Preserving for City Folks
I always walk to my local farmers’ market on Saturdays reciting the mantra I will not over-buy, I will not over-buy. Then I smell the strawberries, or notice the yellow zucchini blossoms, the tomatoes fragrant as flowers and the sea scallops cold and fresh off The Brianna, the sweet corn a dozen ears for $3, and nettles? I love them!
When my husband sees all that food he inevitably gives me the “You need to join a group” look. But within a couple of days, I manage to process all that glorious produce into jars and freezer bags, tucked away for future use, preserving the season in all its wonderful optimism and freshness. So I can because I can’t resist buying, but I also can because I can’t give up the day. I just want the bounty to go on forever, and in ways both literal and metaphorical, canning is a tactic for capturing time—and saving it.
During the course of the year I put up a wide variety of foods that I use in multiple dishes, from cured bacon—which is ridiculously easy and quantitatively better than commercial— to make frisee salad with lardons and poached eggs and savory chicken Canzanese with bacon, garlic, sage and rosemary; to Foriana sauce packed in oil and refrigerated, a combination of walnuts, pine nuts, raisins, garlic and oregano, which I use to stuff clams and thick-cut pork chops. I preserve all sorts of things: smoked chicken breasts for salads and sandwiches; pickled cauliflower to make a delicate poached fish salad, and a romping vegetable side with tomatoes and black olives; and brandied figs, to cook into sweet rich sauces for quail and duck, stir into mashed sweet potatoes or make into a grownup Fig Newton.
In the fall I can tuna and, after allowing it to season for six months, I use it in pasta dishes, composed salads or vitello tonnato, all excellent in the spring. I also make sweet concoctions, like frozen grated apples flavored with warm pie spices, which I defrost and dump in a sweet crust to make a pie, or roll into a crisp strudel, and from the leftover juices, icy apple-pie-flavored granita; and Concord grape and walnut conserve, which I dump into a sweet crust to make a tart, or mix with chocolate, stuff into ravioli and fry.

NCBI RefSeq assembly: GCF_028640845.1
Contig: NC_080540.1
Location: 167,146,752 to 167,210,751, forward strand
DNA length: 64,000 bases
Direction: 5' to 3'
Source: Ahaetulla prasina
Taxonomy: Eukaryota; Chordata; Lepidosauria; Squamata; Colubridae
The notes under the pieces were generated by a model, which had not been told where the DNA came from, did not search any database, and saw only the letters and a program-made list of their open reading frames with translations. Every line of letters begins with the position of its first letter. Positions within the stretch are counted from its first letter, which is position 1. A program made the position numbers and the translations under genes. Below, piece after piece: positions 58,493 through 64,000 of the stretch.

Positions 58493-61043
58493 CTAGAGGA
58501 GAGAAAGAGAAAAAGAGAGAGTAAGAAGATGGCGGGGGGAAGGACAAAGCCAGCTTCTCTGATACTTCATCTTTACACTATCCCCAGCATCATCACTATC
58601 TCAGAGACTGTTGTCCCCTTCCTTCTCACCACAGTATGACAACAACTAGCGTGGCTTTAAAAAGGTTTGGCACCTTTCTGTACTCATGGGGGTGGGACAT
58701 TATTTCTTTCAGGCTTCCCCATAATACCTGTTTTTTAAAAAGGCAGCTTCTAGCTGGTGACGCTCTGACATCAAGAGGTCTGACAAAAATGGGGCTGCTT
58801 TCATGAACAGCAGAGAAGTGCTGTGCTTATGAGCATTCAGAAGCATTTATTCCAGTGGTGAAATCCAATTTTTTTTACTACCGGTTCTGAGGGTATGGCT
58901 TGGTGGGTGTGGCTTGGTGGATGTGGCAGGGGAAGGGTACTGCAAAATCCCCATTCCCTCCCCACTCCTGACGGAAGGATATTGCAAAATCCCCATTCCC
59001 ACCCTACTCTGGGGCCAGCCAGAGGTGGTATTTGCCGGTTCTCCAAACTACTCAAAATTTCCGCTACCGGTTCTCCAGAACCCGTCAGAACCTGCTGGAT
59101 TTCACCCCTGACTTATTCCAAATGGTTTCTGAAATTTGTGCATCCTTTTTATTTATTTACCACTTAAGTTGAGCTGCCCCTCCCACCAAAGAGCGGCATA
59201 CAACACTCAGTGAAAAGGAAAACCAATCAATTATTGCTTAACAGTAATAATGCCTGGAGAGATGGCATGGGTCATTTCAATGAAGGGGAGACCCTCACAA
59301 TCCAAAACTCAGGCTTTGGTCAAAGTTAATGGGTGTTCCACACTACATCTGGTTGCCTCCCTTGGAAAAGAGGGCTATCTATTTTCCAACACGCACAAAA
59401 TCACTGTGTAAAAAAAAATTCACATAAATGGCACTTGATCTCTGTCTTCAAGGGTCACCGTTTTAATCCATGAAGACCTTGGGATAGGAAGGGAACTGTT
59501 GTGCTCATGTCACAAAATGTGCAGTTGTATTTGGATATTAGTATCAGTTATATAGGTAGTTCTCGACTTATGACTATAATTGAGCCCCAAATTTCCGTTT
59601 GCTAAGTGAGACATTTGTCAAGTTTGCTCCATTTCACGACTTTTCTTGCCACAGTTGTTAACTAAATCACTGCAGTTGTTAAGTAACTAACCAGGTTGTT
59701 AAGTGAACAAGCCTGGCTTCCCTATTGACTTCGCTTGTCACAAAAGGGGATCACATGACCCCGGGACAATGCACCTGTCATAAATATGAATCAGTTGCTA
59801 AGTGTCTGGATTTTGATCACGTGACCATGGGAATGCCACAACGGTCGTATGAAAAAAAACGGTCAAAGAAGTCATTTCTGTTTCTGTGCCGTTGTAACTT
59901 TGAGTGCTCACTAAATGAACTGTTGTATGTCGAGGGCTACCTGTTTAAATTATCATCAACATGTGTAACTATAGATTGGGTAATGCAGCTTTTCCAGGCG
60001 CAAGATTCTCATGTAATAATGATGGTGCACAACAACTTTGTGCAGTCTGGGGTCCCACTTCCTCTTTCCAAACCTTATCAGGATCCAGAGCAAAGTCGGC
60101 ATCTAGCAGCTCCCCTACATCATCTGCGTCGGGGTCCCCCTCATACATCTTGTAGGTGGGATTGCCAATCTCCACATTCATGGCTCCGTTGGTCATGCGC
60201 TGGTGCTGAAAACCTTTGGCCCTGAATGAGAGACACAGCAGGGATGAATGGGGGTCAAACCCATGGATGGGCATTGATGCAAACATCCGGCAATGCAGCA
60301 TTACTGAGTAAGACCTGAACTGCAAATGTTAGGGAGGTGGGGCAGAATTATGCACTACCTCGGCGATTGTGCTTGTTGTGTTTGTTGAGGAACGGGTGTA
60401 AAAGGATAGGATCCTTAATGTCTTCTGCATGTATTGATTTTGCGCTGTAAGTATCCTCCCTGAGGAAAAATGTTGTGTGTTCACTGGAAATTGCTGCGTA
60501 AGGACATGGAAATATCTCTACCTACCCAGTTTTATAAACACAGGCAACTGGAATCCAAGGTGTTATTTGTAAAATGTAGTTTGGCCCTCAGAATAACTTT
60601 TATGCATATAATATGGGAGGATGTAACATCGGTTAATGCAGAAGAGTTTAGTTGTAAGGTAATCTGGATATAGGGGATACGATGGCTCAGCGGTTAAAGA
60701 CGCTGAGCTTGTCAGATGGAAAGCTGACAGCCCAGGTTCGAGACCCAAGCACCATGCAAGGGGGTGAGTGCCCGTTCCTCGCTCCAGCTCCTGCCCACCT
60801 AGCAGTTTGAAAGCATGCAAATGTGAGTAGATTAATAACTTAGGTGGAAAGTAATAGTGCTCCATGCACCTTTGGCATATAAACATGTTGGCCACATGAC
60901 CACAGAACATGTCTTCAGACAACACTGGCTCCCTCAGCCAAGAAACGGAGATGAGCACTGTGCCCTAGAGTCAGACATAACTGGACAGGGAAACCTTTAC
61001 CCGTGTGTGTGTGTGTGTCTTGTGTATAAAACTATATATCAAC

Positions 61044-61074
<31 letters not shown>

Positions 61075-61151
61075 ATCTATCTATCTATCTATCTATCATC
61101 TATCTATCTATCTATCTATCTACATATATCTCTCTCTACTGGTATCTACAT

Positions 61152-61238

About 25 percent of all households in the United States preserve foods, the majority of whom live in the country, and for all sorts of reasons: necessity, pleasure, health. (To wit: A serious canner friend of mine from Routt County, Colorado, told me a story about a mortician in her town. “He said in the past morticians used to have to get a body into the earth real quick, but nowadays a human body will hold for two weeks due to all the commercial preservatives he’s eaten.”) Home canning reduces your carbon footprint, increases the quality of your dining experience and provides a sense of independence from the industrial food complex—all excellent reasons to get into it.
Small batch recipes can be done in a tiny kitchen, and if the recipes are sophisticated but simple, and constitute the primary flavor of dishes that can be prepared over the next few weeks or months, up to a year, you can save lots of time on shopping and dinner preparation. Plus, it’s rewarding, relaxing and cheaper than psychotherapy. And of course, canning is a very satisfying approach to eating during a recession.
It’s a total kick to be able to throw a dinner party where all you have to do is buy the protein and the garnish. I threw a winter dinner for six where I served pickled asparagus with boiled eggs, spaghetti with Foriana (nut, cheese and raisin) sauce, duck with brandied figs and cherries in wine with whipped cream. Here’s my grocery list:
1 pound spaghetti
Grated Parmesan cheese
2 duck breasts
1 bunch fresh thyme
1 pint heavy cream
The only things I didn’t have in my kitchen were the duck and the thyme. I didn’t even have to pay attention to the dinner until about an hour before my guests were due to show up. Here’s another, a spring dinner: ricotta pie with marinated artichokes, swordfish with fava cream, crepes with three-citrus marmalade. Again, I only had to buy the ricotta, swordfish and fresh mint. (OK—I had to make the crust, but I did it in the morning before work.) My point is, despite the fact that canning is primarily a country occupation; it makes a hellavalot of sense in the city, too.
An excerpt from Well-Preserved: Recipes and techniques for putting up small batches of seasonal foods (Clarkson Potter, May 2009).